Friday, March 22, 2019

Essay on Willy Loman in Death of a Salesman and Amanda in Glass Menage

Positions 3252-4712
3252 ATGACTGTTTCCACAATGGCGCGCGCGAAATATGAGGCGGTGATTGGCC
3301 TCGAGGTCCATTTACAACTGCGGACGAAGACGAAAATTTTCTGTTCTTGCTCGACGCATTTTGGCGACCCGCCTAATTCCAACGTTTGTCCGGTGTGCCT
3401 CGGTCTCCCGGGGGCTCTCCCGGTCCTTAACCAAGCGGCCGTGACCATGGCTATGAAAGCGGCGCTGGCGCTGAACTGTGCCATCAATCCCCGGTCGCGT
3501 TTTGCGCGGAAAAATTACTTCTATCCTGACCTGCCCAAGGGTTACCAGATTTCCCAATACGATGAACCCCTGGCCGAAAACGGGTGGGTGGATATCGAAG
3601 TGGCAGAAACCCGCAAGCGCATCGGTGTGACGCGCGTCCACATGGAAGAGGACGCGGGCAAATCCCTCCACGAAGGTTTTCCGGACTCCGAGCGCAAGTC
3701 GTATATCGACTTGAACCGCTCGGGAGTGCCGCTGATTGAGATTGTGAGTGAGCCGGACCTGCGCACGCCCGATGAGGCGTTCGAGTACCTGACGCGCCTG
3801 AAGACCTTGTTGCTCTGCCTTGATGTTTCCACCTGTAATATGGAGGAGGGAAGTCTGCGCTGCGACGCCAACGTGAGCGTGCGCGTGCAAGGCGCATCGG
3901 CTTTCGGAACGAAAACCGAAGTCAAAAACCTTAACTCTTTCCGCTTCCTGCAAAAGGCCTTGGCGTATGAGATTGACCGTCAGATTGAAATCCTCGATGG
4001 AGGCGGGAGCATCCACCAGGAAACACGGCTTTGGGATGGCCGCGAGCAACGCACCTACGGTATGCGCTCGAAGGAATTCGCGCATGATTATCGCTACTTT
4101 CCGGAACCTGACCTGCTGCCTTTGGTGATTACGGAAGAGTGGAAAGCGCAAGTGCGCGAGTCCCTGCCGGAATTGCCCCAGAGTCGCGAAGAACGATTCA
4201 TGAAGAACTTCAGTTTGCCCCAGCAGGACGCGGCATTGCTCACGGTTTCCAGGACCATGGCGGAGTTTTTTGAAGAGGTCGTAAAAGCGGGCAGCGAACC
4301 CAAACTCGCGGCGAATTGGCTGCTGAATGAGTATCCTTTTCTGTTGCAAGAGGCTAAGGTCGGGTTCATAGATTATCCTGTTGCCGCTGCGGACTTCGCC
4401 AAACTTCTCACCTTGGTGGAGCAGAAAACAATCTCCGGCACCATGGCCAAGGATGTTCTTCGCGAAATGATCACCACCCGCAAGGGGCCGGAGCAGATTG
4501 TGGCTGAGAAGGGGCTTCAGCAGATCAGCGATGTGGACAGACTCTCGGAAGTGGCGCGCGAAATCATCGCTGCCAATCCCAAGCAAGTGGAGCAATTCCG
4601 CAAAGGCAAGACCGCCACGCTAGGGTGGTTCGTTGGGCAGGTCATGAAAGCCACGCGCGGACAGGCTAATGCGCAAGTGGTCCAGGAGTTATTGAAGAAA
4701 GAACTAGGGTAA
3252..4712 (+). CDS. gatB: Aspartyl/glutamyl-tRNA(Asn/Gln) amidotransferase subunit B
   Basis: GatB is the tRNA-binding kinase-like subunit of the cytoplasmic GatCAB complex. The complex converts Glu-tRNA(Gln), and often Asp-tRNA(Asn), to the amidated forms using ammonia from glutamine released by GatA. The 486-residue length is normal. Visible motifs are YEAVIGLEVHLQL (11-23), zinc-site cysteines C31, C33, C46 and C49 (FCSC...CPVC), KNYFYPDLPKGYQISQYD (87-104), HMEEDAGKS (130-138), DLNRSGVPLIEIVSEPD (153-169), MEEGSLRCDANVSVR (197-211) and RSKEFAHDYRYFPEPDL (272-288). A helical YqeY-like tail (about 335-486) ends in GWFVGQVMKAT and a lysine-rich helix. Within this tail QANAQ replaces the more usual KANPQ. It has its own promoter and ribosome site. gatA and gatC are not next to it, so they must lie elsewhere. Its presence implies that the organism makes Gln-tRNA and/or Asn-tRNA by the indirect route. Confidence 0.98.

The Characters of Willy in Death of a Sales reality and Amanda in tripe Menagerie In Death of a Salesman, Willy Loman believes the ticket to success is likeability. He tells his sons, The man who makes an appearance in the business world, the man who creates personal interest, is the man who gets ahead. In The Glass Menagerie, Amanda Wingfield has the equal belief. Girls are meant to be gentle and they are meant to be attractive in order to entertain gentle custody callers. As she tells Laura, All pretty girls are a trap, a pretty trap, and men expect them to be (1048). It is this very belief that some(prenominal) Amanda and Willy try to transfuse in their children and it is this emphasis on likeability that makes the characters of Amanda Wingfield and Willy Loman so unlikable. A major parcel of the readers animosity towards Willy stems from his responsibility for the ruin of his sons. Willys affair ends up being the apprehension that Biff ends up a high- check failure and a football has-been. This fuck up both disheartens and destroys his eldest son. It becomes the reason Biff refuses to go to summer school it becomes the reason that Biff leaves home. Yet, this is all a result of Willys need to be likeable. He cheats on his doting wife simply because it makes him feel special, because it gives him make that women other that Linda are interested in him, because it makes him feel well liked. A woman picked him a woman laughs when he makes jokes about keeping pores unfastened a woman pays him some attention (38). In fact, it is Willys emphasis on likeability that leads Biff to brush aside his education in the first place. Bernard, the ally next-door who begs Biff to study for the Reagents, is described by Willy as a... ...something she discovered was useless. They both put emphasis on something that had brought them nothing but pain and trauma and it is this entrapment that makes Amanda and Willy most unlikable. Rather than learning from their mis takes and teaching their children to avoid making the same ones, Amanda and Willy lead their children down the same path to failure, a path that Amanda embed to have a dead end, a path to which Willy found no end at all. Works CitedMiller, Arthur. Death of a Salesman. Literature An penetration to Fiction, Poetry, and Drama. Seventh Edition. X.J. Kennedy, and Dana Gioia. New York Addison Wesley Longman, Inc., 1999. 1636-1707. Williams, Tennessee. The Glass Menagerie. In Literature An Introduction to construe and Writing, 4th ed. Ed. Edgar V. Roberts and Henry E. Jacobs. Englewood Cliffs, NJ Prentice Hall, 1995. 1519-1568.

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